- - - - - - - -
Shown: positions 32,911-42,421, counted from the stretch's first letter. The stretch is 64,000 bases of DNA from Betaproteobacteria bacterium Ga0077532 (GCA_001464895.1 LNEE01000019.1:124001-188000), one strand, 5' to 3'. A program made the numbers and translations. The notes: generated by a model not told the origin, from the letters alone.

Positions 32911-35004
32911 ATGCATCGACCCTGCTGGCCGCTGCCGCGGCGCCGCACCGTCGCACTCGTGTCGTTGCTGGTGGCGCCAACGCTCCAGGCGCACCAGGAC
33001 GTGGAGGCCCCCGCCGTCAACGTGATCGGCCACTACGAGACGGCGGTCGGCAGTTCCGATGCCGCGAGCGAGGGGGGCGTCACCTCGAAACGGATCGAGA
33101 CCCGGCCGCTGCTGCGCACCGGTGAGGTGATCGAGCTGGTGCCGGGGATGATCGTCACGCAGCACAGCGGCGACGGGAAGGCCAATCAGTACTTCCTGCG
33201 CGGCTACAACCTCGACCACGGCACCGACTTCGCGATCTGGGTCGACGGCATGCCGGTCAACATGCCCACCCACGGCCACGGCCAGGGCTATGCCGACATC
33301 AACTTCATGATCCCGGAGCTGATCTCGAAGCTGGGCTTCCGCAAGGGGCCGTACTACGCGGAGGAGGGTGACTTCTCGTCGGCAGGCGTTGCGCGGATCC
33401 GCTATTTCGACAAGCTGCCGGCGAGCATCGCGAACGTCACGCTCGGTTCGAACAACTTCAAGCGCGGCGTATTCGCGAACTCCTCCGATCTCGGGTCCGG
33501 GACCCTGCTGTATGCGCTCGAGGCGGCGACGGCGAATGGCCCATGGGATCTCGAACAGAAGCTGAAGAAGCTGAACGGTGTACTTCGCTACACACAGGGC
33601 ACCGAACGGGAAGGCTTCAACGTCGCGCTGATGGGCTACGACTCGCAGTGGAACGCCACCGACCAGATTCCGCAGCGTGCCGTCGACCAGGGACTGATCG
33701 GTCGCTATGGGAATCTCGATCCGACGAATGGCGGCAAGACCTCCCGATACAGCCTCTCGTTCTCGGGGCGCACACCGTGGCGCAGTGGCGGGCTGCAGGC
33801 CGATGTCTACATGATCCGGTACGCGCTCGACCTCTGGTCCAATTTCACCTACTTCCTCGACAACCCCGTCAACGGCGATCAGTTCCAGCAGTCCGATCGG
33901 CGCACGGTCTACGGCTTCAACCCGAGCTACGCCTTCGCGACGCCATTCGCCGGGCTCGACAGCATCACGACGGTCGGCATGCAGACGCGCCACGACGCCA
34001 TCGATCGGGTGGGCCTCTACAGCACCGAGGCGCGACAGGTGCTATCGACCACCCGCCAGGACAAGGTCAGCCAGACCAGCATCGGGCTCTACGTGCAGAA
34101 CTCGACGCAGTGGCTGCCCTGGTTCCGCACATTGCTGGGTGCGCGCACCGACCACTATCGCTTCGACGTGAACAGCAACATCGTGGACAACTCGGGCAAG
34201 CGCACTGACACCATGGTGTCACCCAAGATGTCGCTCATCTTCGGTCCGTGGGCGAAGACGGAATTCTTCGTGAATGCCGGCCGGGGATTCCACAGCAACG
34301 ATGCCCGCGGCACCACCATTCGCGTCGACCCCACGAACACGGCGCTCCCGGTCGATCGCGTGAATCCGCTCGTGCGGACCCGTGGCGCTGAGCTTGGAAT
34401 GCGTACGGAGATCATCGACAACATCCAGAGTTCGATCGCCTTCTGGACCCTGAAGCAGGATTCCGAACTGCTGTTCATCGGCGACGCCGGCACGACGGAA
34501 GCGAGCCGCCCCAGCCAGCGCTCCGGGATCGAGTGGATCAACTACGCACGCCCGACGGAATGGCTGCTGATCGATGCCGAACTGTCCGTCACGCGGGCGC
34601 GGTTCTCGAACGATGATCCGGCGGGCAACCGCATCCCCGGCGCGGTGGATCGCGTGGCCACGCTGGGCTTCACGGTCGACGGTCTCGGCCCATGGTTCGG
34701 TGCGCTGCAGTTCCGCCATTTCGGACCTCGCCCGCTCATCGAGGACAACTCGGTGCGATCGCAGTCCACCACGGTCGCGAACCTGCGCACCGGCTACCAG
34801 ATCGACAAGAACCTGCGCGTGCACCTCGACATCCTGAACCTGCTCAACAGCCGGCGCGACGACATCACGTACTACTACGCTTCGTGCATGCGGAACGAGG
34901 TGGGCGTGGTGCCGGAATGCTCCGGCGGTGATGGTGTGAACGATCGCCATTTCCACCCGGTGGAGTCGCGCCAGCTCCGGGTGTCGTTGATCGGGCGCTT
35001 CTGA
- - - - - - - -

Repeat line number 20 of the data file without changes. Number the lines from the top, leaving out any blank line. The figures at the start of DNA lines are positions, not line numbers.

34601 GGTTCTCGAACGATGATCCGGCGGGCAACCGCATCCCCGGCGCGGTGGATCGCGTGGCCACGCTGGGCTTCACGGTCGACGGTCTCGGCCCATGGTTCGG